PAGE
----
Pakistani Supreme Court Intervenes in Song-Lyric Dispute

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Those of you worried about an activist Supreme Court may want to consider how bad things could be.  Reuters News reported yesterday that Pakistan’s Supreme Court had intervened to order a pop singer to change the lyrics of one of his songs after a college girl complained that she was getting teased about them.

I can think of a lot of songs, or even entire genres of music, that I would like to see dealt with, but this is a very slippery slope.  And I’m pretty sure that few Americans would want an institution like our Supreme Court to be the one that decided what was okay to listen to, given that the average justice is a white 70-year-old who is 89% male.  (My statistical analysis could use some work, I guess, but you get the idea.)  So this is a bad plan, generally speaking.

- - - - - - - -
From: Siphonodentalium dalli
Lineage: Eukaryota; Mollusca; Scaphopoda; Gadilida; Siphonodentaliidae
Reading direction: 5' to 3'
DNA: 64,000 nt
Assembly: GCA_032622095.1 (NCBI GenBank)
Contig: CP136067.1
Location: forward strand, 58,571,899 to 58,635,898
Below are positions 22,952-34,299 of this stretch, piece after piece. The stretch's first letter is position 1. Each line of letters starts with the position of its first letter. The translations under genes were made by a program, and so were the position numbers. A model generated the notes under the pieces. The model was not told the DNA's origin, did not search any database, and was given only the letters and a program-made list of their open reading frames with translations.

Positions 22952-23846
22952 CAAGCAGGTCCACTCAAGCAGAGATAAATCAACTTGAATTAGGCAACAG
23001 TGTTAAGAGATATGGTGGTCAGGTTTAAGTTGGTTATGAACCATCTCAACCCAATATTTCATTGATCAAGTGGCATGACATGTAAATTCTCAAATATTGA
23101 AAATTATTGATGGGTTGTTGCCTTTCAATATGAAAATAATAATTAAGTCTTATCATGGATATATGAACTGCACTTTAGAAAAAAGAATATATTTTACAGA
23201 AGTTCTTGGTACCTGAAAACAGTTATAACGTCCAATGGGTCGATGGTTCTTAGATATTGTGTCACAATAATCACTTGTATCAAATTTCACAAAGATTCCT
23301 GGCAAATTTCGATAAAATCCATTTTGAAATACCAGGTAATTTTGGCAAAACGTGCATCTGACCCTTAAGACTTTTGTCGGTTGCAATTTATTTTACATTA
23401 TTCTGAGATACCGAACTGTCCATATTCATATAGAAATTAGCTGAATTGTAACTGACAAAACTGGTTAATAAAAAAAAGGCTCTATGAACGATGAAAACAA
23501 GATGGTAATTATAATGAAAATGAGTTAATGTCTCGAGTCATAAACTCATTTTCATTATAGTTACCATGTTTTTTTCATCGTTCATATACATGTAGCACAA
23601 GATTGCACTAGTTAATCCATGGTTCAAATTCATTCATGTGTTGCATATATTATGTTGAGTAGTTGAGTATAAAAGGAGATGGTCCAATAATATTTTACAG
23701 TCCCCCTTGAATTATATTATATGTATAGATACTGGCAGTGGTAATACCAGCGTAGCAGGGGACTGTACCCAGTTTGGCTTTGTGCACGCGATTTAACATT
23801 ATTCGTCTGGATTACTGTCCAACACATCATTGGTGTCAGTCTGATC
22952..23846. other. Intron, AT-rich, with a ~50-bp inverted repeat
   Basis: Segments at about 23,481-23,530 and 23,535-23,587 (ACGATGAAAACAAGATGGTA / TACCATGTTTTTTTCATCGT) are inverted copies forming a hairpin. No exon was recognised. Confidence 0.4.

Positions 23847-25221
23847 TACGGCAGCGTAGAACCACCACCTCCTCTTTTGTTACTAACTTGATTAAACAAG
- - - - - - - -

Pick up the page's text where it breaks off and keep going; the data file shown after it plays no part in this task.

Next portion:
The Pakistani court didn’t see it that way, though — it seems to have intervened, possibly on its own initiative, after a girl whose name appeared in the lyrics wrote to a newspaper saying that male students were teasing her by singing the song.  She said she had stopped going to college because of the harassment.  The report said that the court "summoned" Abrar-ul-Haq and "asked" him to omit the name of the girl "and some other objectionable words in his lyrics."  Haq said he would abide by the court’s decision, which was probably a good choice.

Link: Yahoo! News